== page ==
The first Panzer III, the Ausf. A. Only ten examples were produced, all provided with coil-spension and five roadwheels. Subsequent versions switched to first eight and then six smaller road wheels.

However, plans were developed to create Panzer Battalions comprising four Companies. One would be equipped with a tank provided with a large calibre, low-velocity main gun, ideal for firing high explosive shells and acting in the infantry support role (the Panzer IV). The other three companies would be equipped with tanks provided with high velocity main guns, and the primary role for these companies would killing enemy tanks. These were to be equipped with the new Panzer III.

A Panzer III Ausf. D during the German invasion of Poland, 1939. This was the first Panzer III produced in numbers, armed with a 37mm main gun and, as you can see, fitted with exposed leaf-spring suspension and eight small roadwheels. From the Ausf. E on, all models were provided with six roadwheels and more robust and better-protected torsion bar suspension.

Initial discussions on the Panzer III would centre on its main gun, and deficiencies in this choice would affect the Panzer III for most of its service life. It was agreed that this tank would be armed with a 37mm main gun derived from the PaK 35, the principal towed anti-tank weapon then entering service with the Wehrmacht. Arming the Panzer III with a similar gun would, the Heereswaffenamt (HWA – German Army Weapons Agency) pointed out, would greatly simplify ammunition supply. That was true, but many senior German Army commanders disagreed, asking for a 50mm main gun on the Panzer III and pointing out that British Cruiser tanks were already being designed that would be armed with 40mm (2-Pounder) main guns while the existing Russian T-26 had a 45mm main gun.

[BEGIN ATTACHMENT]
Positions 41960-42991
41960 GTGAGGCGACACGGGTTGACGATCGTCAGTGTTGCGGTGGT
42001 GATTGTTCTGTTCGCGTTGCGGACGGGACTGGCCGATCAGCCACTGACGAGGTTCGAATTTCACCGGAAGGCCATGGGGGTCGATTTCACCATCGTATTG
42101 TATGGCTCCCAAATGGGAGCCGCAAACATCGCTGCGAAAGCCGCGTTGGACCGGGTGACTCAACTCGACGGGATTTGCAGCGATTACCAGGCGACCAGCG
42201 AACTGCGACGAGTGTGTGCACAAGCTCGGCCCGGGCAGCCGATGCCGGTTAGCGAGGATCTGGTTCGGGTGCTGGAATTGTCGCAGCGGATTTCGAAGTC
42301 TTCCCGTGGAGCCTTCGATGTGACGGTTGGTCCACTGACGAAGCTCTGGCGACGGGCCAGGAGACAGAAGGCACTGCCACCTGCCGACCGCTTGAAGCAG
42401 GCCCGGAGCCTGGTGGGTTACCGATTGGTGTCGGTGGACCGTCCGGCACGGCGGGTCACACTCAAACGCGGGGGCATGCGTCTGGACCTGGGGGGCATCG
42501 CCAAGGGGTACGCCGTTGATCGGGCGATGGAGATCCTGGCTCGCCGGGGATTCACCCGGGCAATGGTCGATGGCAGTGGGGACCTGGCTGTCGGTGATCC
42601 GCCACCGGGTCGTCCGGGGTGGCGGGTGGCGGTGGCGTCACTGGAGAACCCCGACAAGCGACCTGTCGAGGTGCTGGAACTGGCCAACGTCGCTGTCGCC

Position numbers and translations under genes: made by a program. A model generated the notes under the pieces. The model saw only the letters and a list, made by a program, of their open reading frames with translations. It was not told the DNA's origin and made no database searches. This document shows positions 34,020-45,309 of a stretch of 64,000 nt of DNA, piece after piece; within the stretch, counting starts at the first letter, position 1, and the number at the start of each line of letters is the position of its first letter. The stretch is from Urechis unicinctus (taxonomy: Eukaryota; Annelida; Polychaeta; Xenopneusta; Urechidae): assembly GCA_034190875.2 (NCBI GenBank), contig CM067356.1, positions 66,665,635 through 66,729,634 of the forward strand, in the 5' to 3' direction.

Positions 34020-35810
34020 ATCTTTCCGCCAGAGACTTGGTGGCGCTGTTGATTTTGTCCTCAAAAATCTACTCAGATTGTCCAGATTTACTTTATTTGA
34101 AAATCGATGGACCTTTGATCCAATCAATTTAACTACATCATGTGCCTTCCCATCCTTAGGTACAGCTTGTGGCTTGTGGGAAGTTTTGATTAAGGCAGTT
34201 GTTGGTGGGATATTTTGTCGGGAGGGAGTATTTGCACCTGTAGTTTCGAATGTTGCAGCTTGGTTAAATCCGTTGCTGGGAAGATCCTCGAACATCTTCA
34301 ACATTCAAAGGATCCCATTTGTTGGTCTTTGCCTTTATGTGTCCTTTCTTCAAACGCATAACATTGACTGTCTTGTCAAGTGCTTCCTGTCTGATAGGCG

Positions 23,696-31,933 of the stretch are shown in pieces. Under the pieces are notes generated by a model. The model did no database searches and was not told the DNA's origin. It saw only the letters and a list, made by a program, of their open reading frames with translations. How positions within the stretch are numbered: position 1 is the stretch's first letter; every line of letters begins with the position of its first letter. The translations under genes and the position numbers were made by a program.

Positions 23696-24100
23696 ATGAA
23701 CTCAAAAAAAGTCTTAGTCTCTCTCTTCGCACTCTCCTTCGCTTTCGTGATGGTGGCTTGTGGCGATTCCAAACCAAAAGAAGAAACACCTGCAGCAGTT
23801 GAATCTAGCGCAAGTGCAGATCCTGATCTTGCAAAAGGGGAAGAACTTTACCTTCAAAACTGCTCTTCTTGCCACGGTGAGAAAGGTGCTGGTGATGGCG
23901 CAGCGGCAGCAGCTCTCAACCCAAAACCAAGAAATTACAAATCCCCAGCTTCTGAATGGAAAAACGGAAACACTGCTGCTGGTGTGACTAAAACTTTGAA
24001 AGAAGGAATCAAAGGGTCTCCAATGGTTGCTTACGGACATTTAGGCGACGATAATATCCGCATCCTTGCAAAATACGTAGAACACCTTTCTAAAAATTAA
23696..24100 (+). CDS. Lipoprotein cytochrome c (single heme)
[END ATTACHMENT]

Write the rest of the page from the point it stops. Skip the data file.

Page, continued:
A Panzer III Ausf. E with torsion bar suspension and six roadwheels but still armed only with a 37mm main gun.

The HWA won the argument, but agreed that the turret ring on the Panzer III would be made large enough for the mounting of a 50mm main gun if that should prove necessary in future. All early models of this tank, essentially, the Ausf. A – E, were armed with a 37mm main gun, and in combat against British and French tanks in 1940 this proved to have serious limitations. The 37mm rounds simply bounced off the thick frontal armour of British Matildas and French Somua S35s and Char B1s. The new Ausf. F model appeared after the campaign in France was over and while the first of these were still armed with the 37mm main gun, most of this version were provided with the more powerful 50mm L42 main gun. All versions of the subsequent Ausf. G were also armed with the 50mm L42 gun.

A Panzer III Ausf. G in North Africa. Finally, it has a 50mm main gun, but it’s just L42, giving it relatively low velocity and while it was effective against British tanks in this theatre, it proved weak when used against Russian tanks on the Eastern Front.

However, when Germany invaded Russia in the Summer of 1941, even this new weapon proved ineffective against Russian T-34s and KV heavy tanks. The Panzer III was up-gunned again, this time with a KwK 39 50mm L60 main gun, a modified version of the towed PaK 38 anti-tank gun. This had higher muzzle velocity and more penetration compared to the L42 gun, but it still struggled to penetrate the frontal armour of the T-34 at most ranges. This new gun was first fitted to the Ausf. J which began to be delivered to front-line units on the Eastern Front in late 1941. However, it was also becoming apparent that the armour on the Panzer III was inadequate when facing the best Russian tanks. That led to the subject of this kit, the Ausf. L, armed with a 50mm L60 main gun and provided with additional armour on the mantlet and hull front.

A Panzer III Ausf. L on the Eastern Front and provided with a 50mm L60 main gun and added armour on the mantlet and hull front.

These began reaching front line units in mid-1942 and around 650 examples of the Ausf. L were manufactured during the second half of 1942. These tanks were used on the Eastern Front and in North Africa. This kit depicts a late production example, recognisable by the lack of pistol ports on the turret and escape hatches on the hull sides above the roadwheels.

What’s in the Box?

Inside the top-opening box you’ll find five sprues moulded in grey plastic, the lower hull, moulded as a single piece, decals and two small PE frets.

Detail looks very good and the mouldings appear to be commendably sharp even on tiny parts. Slide moulding is used, so the main gun bore is open, as are the optional smoke launchers for the turret sides. However, I was a little surprised to find that small details like the tools and tow cable are moulded in place. Painting these will be tricky.

Only the two-piece main turret hatch is moulded as a separate part and it includes some internal detail, though there are no figures included here and no internal detail for the turret itself. Apart from a couple of spare roadwheels, no stowage items are included.